On the eve of the Minister Marc Miller announcing new annual targets for immigration, public opinion is starkly at odds with the prevailing narrative. Will he ‘listen to the people’?


Two polls came out recently showing a sharply lower support for immigration among Canadians. As reported by the Toronto Star, one poll concluded that the view that “immigration has a positive impact on the economy of Canada” is supported by 11% fewer Canadians compared to last year, and is now at its lowest level since 1998. Notably, this poll was conducted for the Century Initiative, which has been advocating to increase Canada’s population to 100 million by the year 2100. I don’t believe I have seen any calculations justifying these neatly round numbers (100 and 2100 respectively). My opinion is that these are (a) stemming from a subjective, ideologically held belief and (b) designed to create a psychological effect on people’s minds via their roundness. In light of its stated goal, Century Initiative must have found the results of this poll to be bad news. On the other hand, for anyone who is worried about the negative impact that the rapid increase in Canada’s population is having on a whole range of fronts, such as housing, healthcare, infrastructure and other services, this poll offers good news in the form of a hope – however faint – that the Immigration Minister may finally be forced to lower the annual targets of immigration.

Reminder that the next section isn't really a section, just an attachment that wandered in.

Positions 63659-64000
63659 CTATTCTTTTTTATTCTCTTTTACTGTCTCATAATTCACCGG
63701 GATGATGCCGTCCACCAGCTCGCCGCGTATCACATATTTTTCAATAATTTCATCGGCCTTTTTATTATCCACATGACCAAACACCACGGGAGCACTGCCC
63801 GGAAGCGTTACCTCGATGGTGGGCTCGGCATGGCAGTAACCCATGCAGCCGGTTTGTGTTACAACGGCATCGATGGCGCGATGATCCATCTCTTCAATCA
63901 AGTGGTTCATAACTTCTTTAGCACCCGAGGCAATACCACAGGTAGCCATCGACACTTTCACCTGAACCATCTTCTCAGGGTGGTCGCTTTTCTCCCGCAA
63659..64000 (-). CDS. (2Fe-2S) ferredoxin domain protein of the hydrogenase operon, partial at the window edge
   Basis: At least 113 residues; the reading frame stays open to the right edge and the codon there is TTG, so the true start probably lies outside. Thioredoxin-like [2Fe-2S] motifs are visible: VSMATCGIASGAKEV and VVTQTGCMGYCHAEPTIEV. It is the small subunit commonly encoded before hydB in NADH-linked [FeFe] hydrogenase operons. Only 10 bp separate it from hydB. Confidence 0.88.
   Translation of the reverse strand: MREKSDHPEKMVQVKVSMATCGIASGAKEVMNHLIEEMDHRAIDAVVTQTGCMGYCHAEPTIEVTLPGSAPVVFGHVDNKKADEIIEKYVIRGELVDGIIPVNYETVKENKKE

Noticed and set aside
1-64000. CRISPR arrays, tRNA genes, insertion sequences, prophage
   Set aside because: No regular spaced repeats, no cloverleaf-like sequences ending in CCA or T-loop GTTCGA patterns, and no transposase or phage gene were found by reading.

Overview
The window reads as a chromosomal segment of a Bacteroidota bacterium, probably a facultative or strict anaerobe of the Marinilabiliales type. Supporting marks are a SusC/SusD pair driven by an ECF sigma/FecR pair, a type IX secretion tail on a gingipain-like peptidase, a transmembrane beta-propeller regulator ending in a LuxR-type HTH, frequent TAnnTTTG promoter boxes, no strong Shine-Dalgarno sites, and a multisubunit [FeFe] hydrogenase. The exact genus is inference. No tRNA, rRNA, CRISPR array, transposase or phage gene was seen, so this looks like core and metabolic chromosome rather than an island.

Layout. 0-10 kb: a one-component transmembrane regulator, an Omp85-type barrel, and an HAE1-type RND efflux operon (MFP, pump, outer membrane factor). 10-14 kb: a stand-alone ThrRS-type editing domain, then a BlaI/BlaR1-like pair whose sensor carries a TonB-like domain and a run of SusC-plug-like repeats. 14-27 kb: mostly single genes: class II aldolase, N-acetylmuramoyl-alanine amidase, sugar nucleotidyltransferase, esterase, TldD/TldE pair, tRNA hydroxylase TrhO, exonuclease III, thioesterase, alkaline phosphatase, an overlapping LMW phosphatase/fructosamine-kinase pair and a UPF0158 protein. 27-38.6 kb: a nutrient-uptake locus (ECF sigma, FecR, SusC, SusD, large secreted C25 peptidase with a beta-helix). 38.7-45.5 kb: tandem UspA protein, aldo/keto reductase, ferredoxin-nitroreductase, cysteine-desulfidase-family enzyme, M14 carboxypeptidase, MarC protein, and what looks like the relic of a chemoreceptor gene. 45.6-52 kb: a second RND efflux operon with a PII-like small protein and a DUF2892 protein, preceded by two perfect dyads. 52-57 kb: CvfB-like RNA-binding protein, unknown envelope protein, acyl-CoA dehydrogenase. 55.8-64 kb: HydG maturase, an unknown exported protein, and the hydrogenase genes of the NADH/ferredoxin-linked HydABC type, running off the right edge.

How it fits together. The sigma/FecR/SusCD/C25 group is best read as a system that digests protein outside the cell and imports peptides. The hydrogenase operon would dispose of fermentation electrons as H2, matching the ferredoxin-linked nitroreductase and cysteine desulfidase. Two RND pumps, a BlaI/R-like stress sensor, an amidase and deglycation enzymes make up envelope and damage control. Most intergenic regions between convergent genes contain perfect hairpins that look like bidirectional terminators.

While the sharp increase in housing unaffordability in recent times has brought the housing issue to the forefront vis-à-vis immigration, it is worth noting that many people (including yours truly) have been cautioning about this for a long time. Here is a screenshot of my post on Twitter (now X), from April 2021:

Also noteworthy is the fact that my focus in that post was on the total CO2 emissions of Canada, and the increase therein due to immigration; I brought up ‘housing & services’ as additional factors. Two and a half years later, those ‘additional factors’ are at the top of Canadians’ concerns. The fact that these issues (including CO2 emissions) have rarely – if ever- featured in the immigration debate is indicative of how disjointed / siloed our public discussions are over major issues that have a direct bearing on our future. This is, of course, a collective failure – but a lion’s share of the onus must be put on the heads of the members of our punditocracy / commentariat / academia.